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Postal inhaler recycling scheme launched in community pharmacies

inhaler

By Isabel Shaw
Reporter

18 Feb 2021

Community pharmacies in Leicestershire are taking part in a new pilot scheme that enables patients to dispose of and recycle their inhalers through the post.

The scheme, called Take AIR (Take Action for Inhaler Recycling) and developed and funded by pharmaceutical company Chiesi, will run for 12 months in hospitals and community pharmacies across the Leicester, Leicestershire, and Rutland area before being evaluated.

Patients who wish to take part in the pilot can ask their local pharmacist for a pre-paid postage envelope to recycle up to four empty, unwanted, or out-of-date inhalers of any brand and type.

This comes after the Primary Care Respiratory Society (PCRS), published a white paper late last year, calling for better processes and information on how and where to recycle, safely dispose and return inhalers to help ‘reduce landfill, wasted medication and release of harmful propellants and gases’.

According to the British Lung Foundation and Recycle Now there are 12.5 million people in the UK currently living with a respiratory illness, and 73 million inhalers are used annually.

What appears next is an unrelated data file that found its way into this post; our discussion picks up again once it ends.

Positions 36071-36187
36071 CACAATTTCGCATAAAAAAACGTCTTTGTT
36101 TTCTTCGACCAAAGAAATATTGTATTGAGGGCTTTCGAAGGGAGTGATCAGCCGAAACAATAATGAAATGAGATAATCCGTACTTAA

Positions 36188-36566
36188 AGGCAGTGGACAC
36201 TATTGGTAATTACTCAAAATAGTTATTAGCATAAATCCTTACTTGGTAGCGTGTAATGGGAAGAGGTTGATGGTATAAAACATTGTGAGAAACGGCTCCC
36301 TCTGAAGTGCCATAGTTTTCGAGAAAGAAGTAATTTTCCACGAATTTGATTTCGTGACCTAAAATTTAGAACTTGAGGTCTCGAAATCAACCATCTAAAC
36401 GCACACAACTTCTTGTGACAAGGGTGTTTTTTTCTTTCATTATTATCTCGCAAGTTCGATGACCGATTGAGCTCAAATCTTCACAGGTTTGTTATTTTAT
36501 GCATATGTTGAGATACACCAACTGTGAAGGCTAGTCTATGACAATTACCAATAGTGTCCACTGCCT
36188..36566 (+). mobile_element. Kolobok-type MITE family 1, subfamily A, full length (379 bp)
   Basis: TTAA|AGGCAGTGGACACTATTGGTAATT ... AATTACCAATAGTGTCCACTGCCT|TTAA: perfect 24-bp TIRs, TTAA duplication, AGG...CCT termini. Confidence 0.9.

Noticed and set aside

Commenting on the pilot, Dr Anna Murphy, consultant respiratory pharmacist at University Hospitals of Leicester NHS Trust, said ‘We are proud to support the Chiesi Limited scheme alongside the Local Pharmaceutical Committee for Leicestershire & Rutland, to bring this innovative scheme to the people of Leicestershire.

‘We all want to do our bit to help the environment and at this current time, with many of us wanting to limit how often we go into closed spaces, a postal-based scheme is a great way for people in the area to easily recycle their used inhalers.’

According to Chiesi, the Take AIR scheme will recycle and reuse the aluminium canisters from inhalers, while the plastic components will be recycled and put back into the plastic supply chain.

Any remaining propellant gas will be extracted and reused in items such as fridges and air conditioning units, Chiesi said, while non-recyclable materials will be converted into energy through an energy-from-waste process.


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